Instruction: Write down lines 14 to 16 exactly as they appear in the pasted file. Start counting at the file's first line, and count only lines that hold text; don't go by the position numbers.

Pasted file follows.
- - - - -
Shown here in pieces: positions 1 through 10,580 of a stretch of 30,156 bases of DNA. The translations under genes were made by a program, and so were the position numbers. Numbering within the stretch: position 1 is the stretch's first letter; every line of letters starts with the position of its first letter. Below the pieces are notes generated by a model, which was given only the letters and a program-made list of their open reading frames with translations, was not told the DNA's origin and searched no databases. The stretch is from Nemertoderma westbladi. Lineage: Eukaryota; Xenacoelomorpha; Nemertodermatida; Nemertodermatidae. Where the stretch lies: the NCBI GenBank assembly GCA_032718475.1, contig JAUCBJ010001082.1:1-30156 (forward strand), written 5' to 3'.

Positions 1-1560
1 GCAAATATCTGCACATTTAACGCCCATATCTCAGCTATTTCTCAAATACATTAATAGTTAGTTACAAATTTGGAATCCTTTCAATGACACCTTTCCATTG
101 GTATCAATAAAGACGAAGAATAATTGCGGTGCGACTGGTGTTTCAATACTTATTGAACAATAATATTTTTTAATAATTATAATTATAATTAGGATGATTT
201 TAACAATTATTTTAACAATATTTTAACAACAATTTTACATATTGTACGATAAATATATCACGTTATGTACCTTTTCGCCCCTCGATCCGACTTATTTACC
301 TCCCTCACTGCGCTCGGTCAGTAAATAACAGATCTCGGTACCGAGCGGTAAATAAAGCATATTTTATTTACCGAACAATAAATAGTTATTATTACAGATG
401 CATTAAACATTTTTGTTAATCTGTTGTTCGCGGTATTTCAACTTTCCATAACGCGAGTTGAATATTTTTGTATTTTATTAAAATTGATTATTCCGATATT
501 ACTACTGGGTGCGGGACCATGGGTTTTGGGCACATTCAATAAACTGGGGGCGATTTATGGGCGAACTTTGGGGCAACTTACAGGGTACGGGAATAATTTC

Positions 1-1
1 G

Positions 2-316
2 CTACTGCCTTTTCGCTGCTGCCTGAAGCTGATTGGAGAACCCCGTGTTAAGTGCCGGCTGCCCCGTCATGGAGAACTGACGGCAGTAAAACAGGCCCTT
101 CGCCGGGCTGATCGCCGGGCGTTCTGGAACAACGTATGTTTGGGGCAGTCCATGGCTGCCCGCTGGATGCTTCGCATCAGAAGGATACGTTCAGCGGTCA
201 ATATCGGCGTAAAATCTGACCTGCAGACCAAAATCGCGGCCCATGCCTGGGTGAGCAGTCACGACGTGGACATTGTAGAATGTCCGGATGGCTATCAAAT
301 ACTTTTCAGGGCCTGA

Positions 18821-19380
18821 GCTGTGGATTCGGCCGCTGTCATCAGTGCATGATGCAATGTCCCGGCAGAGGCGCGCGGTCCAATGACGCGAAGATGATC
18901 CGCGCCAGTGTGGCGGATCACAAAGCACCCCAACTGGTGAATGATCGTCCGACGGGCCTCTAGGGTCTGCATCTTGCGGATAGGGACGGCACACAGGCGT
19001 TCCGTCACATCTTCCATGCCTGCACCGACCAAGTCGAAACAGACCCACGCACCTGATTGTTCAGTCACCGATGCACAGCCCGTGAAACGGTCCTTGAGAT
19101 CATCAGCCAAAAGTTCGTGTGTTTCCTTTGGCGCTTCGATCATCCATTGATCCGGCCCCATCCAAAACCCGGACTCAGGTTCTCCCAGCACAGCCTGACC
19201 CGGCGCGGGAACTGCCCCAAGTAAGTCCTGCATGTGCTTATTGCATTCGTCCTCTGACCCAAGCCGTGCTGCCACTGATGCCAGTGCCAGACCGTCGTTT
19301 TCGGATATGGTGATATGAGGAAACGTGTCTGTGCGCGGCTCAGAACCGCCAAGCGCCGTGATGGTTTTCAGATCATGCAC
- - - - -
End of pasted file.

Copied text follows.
201 ATATCGGCGTAAAATCTGACCTGCAGACCAAAATCGCGGCCCATGCCTGGGTGAGCAGTCACGACGTGGACATTGTAGAATGTCCGGATGGCTATCAAAT
301 ACTTTTCAGGGCCTGA

Positions 18821-19380